The photo contest was open to all faculty, students, and staff—images had to show some aspect of research, whether they were snapped in the field with a phone or pulled from the depths of space by a telescope. Run by the University’s research office, the competition had more than 120 entries in three categories—field research, research happening at BU, and research imaging—with three winners and six runners-up chosen by a panel of faculty and staff judges. The winners were announced during BU’s Kilachand Day celebration, which marked the $115 million commitment made in 2017 by alum Rajen Kilachand (Questrom’74, Hon.’14) to support life sciences and engineering research at the University. Güell topped the photo contest’s field research category.
“The photo contest is a wonderful way to bring alive not only the breadth of our research and scholarship, but the important role that our faculty, staff, and students all have in our research and scholarly endeavors,” says Gloria Waters, BU vice president and associate provost for research. “We were amazed by not only the number of applications, but also the quality of entries.”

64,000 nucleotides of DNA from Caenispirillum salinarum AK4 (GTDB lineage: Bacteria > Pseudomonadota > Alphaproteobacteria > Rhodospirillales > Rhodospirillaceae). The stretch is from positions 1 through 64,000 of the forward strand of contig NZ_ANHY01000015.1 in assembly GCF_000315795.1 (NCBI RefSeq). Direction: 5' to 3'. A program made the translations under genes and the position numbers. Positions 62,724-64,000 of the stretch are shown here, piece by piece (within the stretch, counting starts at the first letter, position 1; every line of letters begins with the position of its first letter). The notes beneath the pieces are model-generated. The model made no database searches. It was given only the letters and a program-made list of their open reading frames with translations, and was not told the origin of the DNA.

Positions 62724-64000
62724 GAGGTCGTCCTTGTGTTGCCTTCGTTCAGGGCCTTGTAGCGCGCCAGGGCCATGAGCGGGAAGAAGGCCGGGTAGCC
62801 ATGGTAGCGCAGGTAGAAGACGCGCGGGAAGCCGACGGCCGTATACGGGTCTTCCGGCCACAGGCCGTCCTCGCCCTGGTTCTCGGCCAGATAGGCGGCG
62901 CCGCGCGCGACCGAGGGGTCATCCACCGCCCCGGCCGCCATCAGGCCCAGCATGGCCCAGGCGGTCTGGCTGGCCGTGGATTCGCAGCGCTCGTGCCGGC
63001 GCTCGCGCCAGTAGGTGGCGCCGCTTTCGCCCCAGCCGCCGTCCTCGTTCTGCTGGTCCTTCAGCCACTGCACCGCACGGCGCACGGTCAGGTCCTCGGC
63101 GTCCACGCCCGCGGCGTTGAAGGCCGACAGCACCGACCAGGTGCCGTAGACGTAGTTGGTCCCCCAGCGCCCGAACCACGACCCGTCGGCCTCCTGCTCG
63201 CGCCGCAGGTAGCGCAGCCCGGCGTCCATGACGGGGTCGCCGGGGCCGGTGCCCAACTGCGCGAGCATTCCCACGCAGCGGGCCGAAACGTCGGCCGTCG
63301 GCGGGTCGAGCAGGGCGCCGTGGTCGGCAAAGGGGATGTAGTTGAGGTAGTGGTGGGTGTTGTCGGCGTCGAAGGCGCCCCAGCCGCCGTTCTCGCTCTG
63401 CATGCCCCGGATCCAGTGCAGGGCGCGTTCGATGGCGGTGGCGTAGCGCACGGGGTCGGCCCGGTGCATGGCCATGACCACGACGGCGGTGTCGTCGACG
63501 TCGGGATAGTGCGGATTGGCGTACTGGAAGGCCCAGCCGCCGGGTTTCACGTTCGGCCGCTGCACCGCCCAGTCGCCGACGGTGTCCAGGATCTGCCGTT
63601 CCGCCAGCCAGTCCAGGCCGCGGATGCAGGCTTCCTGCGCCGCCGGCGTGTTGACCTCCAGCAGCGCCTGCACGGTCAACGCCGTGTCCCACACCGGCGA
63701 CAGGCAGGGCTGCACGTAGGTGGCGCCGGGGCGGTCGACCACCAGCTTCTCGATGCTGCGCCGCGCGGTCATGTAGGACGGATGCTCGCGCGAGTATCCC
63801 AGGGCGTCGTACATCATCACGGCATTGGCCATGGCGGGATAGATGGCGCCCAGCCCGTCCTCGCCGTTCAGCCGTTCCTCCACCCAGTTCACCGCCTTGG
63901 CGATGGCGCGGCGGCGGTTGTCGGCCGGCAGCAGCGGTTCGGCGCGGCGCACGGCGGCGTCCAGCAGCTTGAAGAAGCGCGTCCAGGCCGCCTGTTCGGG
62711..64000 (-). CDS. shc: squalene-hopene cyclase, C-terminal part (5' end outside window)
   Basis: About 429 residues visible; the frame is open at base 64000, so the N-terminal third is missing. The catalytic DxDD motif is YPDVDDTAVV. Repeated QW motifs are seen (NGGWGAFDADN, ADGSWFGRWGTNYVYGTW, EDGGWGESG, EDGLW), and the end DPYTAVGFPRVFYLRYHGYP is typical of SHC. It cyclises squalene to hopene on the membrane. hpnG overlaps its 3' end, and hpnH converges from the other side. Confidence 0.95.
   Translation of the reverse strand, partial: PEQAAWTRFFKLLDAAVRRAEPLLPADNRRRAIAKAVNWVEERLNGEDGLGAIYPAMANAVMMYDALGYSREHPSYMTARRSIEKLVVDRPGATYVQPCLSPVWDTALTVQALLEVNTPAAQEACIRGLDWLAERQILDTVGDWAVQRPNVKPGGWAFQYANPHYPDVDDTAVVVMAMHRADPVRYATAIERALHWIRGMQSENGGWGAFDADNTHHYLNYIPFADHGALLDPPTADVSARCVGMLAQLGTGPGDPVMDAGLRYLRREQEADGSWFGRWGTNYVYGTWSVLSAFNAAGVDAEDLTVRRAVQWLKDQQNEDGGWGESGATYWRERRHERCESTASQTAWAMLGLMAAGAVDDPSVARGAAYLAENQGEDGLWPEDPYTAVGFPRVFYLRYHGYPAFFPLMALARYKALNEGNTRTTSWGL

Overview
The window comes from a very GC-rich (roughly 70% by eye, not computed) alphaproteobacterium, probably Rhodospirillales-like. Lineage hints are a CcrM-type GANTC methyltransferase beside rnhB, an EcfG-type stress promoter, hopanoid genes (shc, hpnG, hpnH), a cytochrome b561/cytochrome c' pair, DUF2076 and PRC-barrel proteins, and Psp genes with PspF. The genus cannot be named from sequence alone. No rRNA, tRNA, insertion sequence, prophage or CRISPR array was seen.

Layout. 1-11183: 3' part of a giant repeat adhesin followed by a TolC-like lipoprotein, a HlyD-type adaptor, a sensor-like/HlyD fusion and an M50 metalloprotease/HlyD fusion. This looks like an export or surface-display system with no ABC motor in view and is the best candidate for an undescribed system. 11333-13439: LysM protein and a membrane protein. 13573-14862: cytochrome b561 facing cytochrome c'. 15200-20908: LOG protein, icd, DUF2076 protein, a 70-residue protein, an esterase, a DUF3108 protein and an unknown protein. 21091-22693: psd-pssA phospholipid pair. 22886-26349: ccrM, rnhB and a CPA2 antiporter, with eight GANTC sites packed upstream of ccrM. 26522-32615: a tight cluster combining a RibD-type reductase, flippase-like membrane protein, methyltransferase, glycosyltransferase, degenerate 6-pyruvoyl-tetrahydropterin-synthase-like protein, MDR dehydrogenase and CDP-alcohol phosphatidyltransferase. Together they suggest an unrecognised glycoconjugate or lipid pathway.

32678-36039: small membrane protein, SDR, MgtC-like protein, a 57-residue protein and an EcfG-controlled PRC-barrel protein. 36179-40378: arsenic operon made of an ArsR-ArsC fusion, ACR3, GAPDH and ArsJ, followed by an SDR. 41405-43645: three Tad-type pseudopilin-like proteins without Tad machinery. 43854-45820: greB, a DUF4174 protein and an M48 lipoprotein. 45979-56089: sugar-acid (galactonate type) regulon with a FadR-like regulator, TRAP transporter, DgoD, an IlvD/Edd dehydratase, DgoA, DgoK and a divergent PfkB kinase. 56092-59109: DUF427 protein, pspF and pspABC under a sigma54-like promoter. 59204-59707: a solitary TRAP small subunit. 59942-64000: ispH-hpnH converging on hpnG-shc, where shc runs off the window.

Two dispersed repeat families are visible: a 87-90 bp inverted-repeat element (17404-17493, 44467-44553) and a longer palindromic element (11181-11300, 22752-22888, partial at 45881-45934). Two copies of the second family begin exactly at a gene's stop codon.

View a gallery of the winners and runners-up below.
Winner: Brandon Güell (GRS’20,’23)
2nd place: Malika Kounkourou (Pardee’22)
Kounkourou studied environmental peacebuilding and uranium mining in Niger and around Africa. She photographed this person, from the nomadic Tuareg—a group heavily impacted by mining—in the Sahara, close to the city of Arlit, Niger.
3rd place: Tina Nospal (CFA’10,’22)
Nospal, a recent BU music education research assistant and now an assistant professor at Berklee College of Music, says this image captures her research focus “on collaborative practices in the diverse, inclusive music classroom.”
Research Happening at BU